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EMBO Mol Med. 2015 Mar;7(3):275-87. doi: 10.15252/emmm.201404916.

Inhibition of insulin/IGF-1 receptor signaling protects from mitochondria-mediated kidney failure.

Author information

1
Department II of Internal Medicine and Center for Molecular Medicine Cologne (CMMC), University of Cologne, Cologne, Germany.
2
Institute for Genetics, University of Cologne, Cologne, Germany Howard Hughes Medical Institute, University of California Berkeley, Berkeley, CA, USA.
3
Department II of Internal Medicine and Center for Molecular Medicine Cologne (CMMC), University of Cologne, Cologne, Germany Cologne Cluster of Excellence on Cellular Stress Responses in Ageing-Associated Diseases (CECAD) and Systems Biology of Ageing Cologne (Sybacol) University of Cologne, Cologne, Germany.
4
Center for Physiology and Pathophysiology, Institute for Vegetative Physiology, University of Cologne, Cologne, Germany.
5
Department of Molecular and Cellular Sport Medicine, Institute of Cardiovascular Research and Sport Medicine, German Sport University Cologne, Cologne, Germany.
6
Division of Nephrology and Hypertension, Christian-Albrechts-University, Kiel, Germany.
7
Cologne Cluster of Excellence on Cellular Stress Responses in Ageing-Associated Diseases (CECAD) and Systems Biology of Ageing Cologne (Sybacol) University of Cologne, Cologne, Germany Max Planck Institute for Metabolism Research, Cologne, Germany Center for Endocrinology, Diabetes and Preventive Medicine (CEDP), University Hospital Cologne, Cologne, Germany.
8
Institute for Genetics, University of Cologne, Cologne, Germany Cologne Cluster of Excellence on Cellular Stress Responses in Ageing-Associated Diseases (CECAD) and Systems Biology of Ageing Cologne (Sybacol) University of Cologne, Cologne, Germany.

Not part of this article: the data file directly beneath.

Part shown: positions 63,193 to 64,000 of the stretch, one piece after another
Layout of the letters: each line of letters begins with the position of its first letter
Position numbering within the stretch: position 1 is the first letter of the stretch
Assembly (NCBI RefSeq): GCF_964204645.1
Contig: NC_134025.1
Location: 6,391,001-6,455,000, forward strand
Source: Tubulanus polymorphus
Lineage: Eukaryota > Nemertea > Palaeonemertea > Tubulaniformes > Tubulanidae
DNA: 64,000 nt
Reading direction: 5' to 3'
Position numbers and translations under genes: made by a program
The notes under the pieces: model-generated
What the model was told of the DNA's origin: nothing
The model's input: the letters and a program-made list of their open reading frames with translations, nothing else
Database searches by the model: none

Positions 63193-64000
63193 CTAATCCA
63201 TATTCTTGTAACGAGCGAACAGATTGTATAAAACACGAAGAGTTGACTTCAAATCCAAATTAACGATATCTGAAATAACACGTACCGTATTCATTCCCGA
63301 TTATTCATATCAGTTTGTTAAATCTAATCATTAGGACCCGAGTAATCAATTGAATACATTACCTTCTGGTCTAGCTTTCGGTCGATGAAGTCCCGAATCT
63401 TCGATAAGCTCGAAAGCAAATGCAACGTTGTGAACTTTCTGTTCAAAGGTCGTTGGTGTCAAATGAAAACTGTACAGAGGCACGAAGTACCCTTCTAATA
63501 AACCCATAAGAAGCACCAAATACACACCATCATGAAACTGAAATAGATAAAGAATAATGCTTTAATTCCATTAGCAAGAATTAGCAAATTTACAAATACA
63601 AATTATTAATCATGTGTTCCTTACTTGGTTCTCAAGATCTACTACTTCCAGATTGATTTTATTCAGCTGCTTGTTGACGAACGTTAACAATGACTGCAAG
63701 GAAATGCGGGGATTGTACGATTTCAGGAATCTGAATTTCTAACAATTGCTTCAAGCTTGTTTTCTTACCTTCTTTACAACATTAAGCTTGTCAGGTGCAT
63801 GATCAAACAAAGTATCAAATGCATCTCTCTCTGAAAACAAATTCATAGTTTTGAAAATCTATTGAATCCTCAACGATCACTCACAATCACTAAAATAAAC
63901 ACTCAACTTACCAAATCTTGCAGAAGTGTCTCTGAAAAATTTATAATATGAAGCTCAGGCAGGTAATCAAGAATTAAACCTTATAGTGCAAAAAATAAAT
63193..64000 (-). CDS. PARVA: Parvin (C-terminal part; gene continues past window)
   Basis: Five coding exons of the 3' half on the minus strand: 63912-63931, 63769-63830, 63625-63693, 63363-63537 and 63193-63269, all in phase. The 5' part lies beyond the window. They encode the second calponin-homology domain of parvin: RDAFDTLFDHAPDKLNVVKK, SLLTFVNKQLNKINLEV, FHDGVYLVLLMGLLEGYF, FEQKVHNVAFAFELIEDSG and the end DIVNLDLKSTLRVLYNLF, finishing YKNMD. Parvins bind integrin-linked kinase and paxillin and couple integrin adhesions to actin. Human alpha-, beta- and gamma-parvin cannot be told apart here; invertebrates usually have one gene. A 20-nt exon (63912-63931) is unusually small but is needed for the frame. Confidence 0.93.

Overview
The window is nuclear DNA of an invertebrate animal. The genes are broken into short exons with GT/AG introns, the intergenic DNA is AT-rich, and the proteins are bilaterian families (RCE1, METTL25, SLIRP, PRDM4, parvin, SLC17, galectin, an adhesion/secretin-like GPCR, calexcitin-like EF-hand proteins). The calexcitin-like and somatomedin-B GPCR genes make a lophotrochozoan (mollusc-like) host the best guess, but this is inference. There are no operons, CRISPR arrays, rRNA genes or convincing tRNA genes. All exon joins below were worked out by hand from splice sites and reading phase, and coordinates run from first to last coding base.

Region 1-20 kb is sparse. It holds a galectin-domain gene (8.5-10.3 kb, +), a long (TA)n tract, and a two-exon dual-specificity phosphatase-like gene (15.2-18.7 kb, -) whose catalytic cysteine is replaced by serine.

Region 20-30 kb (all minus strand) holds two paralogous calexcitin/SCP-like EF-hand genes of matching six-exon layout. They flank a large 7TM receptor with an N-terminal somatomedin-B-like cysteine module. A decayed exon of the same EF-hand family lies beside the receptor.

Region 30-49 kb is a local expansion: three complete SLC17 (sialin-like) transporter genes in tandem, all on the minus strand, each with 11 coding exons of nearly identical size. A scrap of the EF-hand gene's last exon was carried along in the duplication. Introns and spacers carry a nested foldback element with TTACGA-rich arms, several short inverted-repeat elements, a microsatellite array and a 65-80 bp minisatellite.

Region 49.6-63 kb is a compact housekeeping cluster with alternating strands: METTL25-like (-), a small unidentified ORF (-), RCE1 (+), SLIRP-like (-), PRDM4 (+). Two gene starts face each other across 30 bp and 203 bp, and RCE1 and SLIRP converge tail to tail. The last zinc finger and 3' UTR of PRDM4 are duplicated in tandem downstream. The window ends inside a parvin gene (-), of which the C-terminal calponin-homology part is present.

9
Department II of Internal Medicine and Center for Molecular Medicine Cologne (CMMC), University of Cologne, Cologne, Germany Cologne Cluster of Excellence on Cellular Stress Responses in Ageing-Associated Diseases (CECAD) and Systems Biology of Ageing Cologne (Sybacol) University of Cologne, Cologne, Germany thomas.benzing@uk-koeln.de paul.brinkkoetter@uk-koeln.de.
10
Department II of Internal Medicine and Center for Molecular Medicine Cologne (CMMC), University of Cologne, Cologne, Germany thomas.benzing@uk-koeln.de paul.brinkkoetter@uk-koeln.de.

Abstract

Mitochondrial dysfunction and alterations in energy metabolism have been implicated in a variety of human diseases. Mitochondrial fusion is essential for maintenance of mitochondrial function and requires the prohibitin ring complex subunit prohibitin-2 (PHB2) at the mitochondrial inner membrane. Here, we provide a link between PHB2 deficiency and hyperactive insulin/IGF-1 signaling. Deletion of PHB2 in podocytes of mice, terminally differentiated cells at the kidney filtration barrier, caused progressive proteinuria, kidney failure, and death of the animals and resulted in hyperphosphorylation of S6 ribosomal protein (S6RP), a known mediator of the mTOR signaling pathway. Inhibition of the insulin/IGF-1 signaling system through genetic deletion of the insulin receptor alone or in combination with the IGF-1 receptor or treatment with rapamycin prevented hyperphosphorylation of S6RP without affecting the mitochondrial structural defect, alleviated renal disease, and delayed the onset of kidney failure in PHB2-deficient animals. Evidently, perturbation of insulin/IGF-1 receptor signaling contributes to tissue damage in mitochondrial disease, which may allow therapeutic intervention against a wide spectrum of diseases.

KEYWORDS:

insulin; mTOR; mitochondria; podocyte

PMID:
25643582
PMCID:
PMC4364945
DOI:
10.15252/emmm.201404916
[Indexed for MEDLINE]
Free PMC Article

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